Though Forbes also gave Sweet Briar College a financial grade of A, so whether one should really trust those ratings…

(Edited to fix a typo.)

any updates regarding this issue?

Another, possibly related concern is the low 4-year graduation rate. Earlham’s is 59% when comparable schools are in the 70s. Not sure what is up with that. In fact, their 6-year grad rate is 71%, still lower than others’ 4 year rate. But the freshman retention rate (another important indicator of student satisfaction) is 85%…just fine. Any thoughts?

I didn’t call admissions because daughter decided not to attend. Unfortunately, Indiana politics have turned her off to to attending college in this state. She was already leery because of the same sex marriage ban the state fought hard to keep in place when it was overturned last year. The so called Religious Freedom bill was the last straw - my daughter made her mind up that Indiana was not the place where she wanted to spend four years of her life. I tried to convince her the goal was to attend Earlham College - not to live in Indiana, and that Earlham is an inclusive, welcoming community. She would have none of it. So, Earlham is off her list. I’m sorry about this. I thought Earlham could be a good fit for her. But it is her decision.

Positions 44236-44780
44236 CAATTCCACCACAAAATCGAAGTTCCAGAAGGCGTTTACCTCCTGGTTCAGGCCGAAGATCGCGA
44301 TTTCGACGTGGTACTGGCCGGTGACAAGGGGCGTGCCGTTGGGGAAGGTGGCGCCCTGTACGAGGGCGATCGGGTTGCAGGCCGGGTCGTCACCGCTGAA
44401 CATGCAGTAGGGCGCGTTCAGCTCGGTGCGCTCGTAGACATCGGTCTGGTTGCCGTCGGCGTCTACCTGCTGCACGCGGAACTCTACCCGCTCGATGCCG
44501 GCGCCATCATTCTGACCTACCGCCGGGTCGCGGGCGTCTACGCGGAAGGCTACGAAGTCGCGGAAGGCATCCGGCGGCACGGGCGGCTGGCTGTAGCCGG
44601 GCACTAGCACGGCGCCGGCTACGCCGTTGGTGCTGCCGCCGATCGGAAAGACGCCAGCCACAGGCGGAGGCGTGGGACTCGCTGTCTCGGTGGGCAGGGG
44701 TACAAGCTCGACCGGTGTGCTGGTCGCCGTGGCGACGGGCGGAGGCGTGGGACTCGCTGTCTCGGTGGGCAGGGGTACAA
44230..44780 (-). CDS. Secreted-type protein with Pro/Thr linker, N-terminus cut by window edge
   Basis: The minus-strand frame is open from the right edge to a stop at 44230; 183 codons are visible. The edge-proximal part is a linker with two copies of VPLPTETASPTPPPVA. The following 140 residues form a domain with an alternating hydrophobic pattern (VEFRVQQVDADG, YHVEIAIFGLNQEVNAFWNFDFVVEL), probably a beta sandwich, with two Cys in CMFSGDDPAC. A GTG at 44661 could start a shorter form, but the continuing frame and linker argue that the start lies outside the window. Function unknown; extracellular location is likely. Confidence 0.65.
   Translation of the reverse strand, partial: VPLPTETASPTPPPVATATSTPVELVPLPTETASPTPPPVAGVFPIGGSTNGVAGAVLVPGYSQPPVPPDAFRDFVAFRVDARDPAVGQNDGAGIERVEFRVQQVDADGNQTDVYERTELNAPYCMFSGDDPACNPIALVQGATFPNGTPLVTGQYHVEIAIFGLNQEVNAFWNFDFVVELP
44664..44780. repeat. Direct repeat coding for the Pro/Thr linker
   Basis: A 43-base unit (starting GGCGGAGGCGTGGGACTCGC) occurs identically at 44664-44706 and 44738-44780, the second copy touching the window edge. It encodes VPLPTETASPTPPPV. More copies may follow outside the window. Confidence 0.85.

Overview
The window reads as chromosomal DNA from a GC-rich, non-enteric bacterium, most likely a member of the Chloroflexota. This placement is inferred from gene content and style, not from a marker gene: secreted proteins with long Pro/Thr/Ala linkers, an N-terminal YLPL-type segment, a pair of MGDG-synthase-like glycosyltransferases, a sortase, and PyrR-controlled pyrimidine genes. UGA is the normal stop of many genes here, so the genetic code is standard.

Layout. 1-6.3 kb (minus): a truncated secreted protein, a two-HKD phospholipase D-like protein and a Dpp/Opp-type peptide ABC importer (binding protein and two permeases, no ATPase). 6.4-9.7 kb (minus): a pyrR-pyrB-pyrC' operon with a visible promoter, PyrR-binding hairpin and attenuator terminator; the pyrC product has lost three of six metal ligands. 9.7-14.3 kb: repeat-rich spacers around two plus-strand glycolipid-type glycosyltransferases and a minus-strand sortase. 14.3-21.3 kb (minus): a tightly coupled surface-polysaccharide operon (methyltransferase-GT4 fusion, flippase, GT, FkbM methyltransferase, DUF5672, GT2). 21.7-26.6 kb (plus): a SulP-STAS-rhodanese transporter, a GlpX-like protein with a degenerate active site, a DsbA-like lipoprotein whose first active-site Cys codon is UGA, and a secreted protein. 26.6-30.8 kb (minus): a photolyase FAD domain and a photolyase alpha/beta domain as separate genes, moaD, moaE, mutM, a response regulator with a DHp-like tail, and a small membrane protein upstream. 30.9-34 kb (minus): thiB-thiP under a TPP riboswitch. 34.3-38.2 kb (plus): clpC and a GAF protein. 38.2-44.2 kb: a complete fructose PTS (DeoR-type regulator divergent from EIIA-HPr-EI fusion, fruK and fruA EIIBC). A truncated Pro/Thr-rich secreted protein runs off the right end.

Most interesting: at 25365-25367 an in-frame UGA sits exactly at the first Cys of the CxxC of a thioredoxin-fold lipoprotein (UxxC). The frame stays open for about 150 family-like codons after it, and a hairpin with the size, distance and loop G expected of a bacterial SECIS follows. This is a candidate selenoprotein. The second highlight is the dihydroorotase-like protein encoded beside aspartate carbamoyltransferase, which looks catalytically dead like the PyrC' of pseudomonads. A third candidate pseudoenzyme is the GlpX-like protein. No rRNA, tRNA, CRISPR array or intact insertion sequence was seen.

Wow. That’s impressive. My kid had the same reaction but I’ve insisted we wait until the admitted student event. At that time, I will get to ask some questions and we both will learn more about the campus atmosphere and reaction to the rightward shift of the state.

My oldest has Earlham on her shortlist (we’re planning to visit this summer—when you live in Alaska, academic-year visits just aren’t going to be a thing), and so I look forward to hearing your report, @Joan2021‌. She’s also worried by the intense rightward lean of the state in relation to things like sexual identity and equality, but Earlham has a good history on such things (they provided education for Japanese internees during WWII!), and if that continues today she figures it might well be a good place to go to fight the good fight.

Colleges and universities are often liberal islands in the middle of conservative states (see also Michigan and Wisconsin). I don’t feel that Earlham is responsible for the Indiana mess. And luckily, they are the first exit off the interstate driving from Ohio so one could stay over in Ohio and eat there when visiting if one wanted.

I think it is probably fair to say that Indiana is not now more right - leaning than it used to be. I implied that but it probably is not true. Some are just thinking of 'clever" ways to push back against trends, like the trend towards gay marriage. But it is a fairly conservative state and Richmond is conservative. And I would bet that Earlham remains the tolerant, positive force it always has been.